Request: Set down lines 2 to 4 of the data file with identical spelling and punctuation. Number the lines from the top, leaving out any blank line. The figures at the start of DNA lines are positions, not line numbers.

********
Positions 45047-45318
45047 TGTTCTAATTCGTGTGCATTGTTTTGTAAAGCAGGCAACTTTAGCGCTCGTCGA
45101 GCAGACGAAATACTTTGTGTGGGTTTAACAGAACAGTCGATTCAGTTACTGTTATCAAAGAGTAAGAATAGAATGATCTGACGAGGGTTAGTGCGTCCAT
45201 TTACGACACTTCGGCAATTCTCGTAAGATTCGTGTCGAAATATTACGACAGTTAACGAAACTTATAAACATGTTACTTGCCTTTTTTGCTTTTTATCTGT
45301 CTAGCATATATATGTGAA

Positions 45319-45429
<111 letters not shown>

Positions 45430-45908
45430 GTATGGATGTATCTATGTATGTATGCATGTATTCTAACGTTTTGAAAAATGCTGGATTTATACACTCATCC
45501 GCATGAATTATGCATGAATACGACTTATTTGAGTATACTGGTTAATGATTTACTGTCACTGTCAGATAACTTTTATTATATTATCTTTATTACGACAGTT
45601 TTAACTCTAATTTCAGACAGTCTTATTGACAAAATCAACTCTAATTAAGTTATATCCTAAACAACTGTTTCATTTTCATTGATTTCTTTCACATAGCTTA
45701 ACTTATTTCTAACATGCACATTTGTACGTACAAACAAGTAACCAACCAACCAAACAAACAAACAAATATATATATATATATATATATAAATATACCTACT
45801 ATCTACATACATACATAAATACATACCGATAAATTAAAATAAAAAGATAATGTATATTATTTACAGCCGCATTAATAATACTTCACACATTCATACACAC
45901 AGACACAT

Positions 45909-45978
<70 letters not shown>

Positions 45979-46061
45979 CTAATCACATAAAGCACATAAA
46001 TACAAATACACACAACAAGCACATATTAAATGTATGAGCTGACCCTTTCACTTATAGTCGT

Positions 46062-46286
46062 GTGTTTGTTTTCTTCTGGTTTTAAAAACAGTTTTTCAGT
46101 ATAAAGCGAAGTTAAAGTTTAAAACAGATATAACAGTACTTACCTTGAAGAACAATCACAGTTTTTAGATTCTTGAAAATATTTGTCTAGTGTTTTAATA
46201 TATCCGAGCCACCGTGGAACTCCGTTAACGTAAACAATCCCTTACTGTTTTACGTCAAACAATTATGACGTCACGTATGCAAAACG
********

45047 TGTTCTAATTCGTGTGCATTGTTTTGTAAAGCAGGCAACTTTAGCGCTCGTCGA
45101 GCAGACGAAATACTTTGTGTGGGTTTAACAGAACAGTCGATTCAGTTACTGTTATCAAAGAGTAAGAATAGAATGATCTGACGAGGGTTAGTGCGTCCAT
45201 TTACGACACTTCGGCAATTCTCGTAAGATTCGTGTCGAAATATTACGACAGTTAACGAAACTTATAAACATGTTACTTGCCTTTTTTGCTTTTTATCTGT